Director of British Museum asked to justify BP deal
This morning the Executive Director of Greenpeace UK, John Sauven, met with the Director of the British Museum, Dr Hartwig Fischer, to discuss the museum’s continued sponsorship by oil major BP.
Just before noon, the meeting was followed by a string quartet in the museum’s iconic covered courtyard, playing ‘Requiem for Sinking Cities’. The piece was a reworking of classical music previously played outside Shell’s London headquarters with Charlotte Church in protest at their involvement in Arctic oil drilling. The performance included the delivery of over 25,000 messages from people opposed to the British Museum’s decision to renew BP’s sponsorship for five more years.
Environmental campaigners, backed by actors Emma Thompson, Mark Ruffalo and Mark Rylance, writers Margaret Atwood, Naomi Klein and Caryl Churchill, as well as scientists headed by Dame Anne Glover, are calling on the British Museum to end its partnership with BP. In the Great Court today Greenpeace was joined by members of Art Not Oil, who have actively opposed the BP sponsorship since 2009. Around thirty climate NGOs today added their voices to the call for the British Museum to drop BP, including Oxfam, Friends of the Earth and 350.org.
The three children of Lord Sainsbury, who financed a wing of the British Museum with a £25m donation, have signed a letter to Hartwig Fischer, saying: ‘while governments in Paris committed to transition away from fossil fuels, BP remains a barrier to progress’. In the latest deal, BP will give just £375,000 a year, less than 1% of annual British Museum income. (1)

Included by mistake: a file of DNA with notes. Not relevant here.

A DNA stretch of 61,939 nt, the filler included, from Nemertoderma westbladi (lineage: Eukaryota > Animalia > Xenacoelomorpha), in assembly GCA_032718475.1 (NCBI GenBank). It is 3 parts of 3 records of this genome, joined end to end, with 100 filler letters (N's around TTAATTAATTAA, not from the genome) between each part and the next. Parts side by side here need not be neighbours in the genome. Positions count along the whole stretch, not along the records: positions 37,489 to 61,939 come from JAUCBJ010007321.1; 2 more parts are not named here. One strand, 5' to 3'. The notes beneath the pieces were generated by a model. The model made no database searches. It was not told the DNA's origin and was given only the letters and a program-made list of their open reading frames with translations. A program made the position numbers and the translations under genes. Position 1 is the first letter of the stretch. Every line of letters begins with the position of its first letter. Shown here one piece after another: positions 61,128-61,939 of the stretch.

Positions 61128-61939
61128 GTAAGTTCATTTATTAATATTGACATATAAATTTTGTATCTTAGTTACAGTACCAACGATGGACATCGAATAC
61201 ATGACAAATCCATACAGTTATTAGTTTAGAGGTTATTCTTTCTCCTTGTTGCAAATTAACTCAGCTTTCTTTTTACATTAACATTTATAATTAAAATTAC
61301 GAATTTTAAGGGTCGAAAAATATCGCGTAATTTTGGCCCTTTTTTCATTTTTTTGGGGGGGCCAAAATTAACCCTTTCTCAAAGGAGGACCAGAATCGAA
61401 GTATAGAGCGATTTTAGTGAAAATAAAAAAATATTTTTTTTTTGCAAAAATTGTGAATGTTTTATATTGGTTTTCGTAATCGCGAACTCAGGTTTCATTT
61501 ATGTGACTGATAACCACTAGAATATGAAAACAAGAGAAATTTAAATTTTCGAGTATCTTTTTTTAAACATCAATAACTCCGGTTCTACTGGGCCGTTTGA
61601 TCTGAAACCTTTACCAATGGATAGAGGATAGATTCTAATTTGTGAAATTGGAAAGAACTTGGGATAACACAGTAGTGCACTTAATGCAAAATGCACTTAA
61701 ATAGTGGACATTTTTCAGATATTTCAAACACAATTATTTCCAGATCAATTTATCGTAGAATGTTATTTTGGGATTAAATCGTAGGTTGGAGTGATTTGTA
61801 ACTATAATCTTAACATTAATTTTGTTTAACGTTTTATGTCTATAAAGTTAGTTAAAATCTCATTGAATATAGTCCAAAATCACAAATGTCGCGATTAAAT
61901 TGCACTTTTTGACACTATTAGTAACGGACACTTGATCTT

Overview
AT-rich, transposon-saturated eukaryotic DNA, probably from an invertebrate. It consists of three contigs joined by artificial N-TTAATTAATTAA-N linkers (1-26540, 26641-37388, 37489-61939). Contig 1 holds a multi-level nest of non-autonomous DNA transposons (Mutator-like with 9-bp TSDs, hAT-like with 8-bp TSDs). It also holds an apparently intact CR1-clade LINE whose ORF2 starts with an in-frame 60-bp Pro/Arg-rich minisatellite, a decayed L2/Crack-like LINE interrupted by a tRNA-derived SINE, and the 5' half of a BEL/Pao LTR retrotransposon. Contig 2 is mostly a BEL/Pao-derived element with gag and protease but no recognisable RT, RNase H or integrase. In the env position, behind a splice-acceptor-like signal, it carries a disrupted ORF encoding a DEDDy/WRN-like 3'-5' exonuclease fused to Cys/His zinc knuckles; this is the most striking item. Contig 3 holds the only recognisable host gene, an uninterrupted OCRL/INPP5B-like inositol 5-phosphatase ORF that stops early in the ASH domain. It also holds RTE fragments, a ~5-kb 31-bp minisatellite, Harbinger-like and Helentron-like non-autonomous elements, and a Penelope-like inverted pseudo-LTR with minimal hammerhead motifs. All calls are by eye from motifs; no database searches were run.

Earlier this year, a long-running sponsorship deal between BP and Tate ended after a six-year campaign by artists and activists concerned by the association with a company whose actions contribute to extreme weather, destructive storms and rising seas (2).
John Sauven, executive director of Greenpeace UK said:
“It is incomprehensible that the company which caused one of the worst environmental and social disasters of all time, with Deep Water Horizon oil spill, is allowed to claw back social credibility by giving money to an institution devoted to conservation. We are here to ask the Museum’s director how they can possibly justify this.”
“With sponsorship deals up for renewal over the summer, this would have been a golden opportunity for the British Museum to follow the Tate’s lead and end their compromising association with BP”.
“Oil is not the future. Oil is air pollution stuck on our children’s lungs; it’s the Arctic melting at an unprecedented speed and 14 consecutive months of record-breaking temperature. People’s houses are disappearing under water with more extreme flooding including in the UK. By accepting money from the oil industry the British Museum is legitimising their practices and its consequences. It is immoral and unacceptable.”
An investigation published in May by Art Not Oil revealed that BP played a significant part in decisions over the content of major British Museum exhibitions (3). Documents obtained via a Freedom of Information (FOI) request contained evidence that the oil giant was consulted on curatorial decisions on exhibitions that held strategic political and commercial value for BP. Greenpeace activists have previously scaled the British Museum in protest at BP’s sponsorship of their ‘Sunken Cities’ exhibition. The climbers hung eight huge banners down the front columns of the museum, carrying the names of cities and regions struck by flooding and climate change disasters (4).
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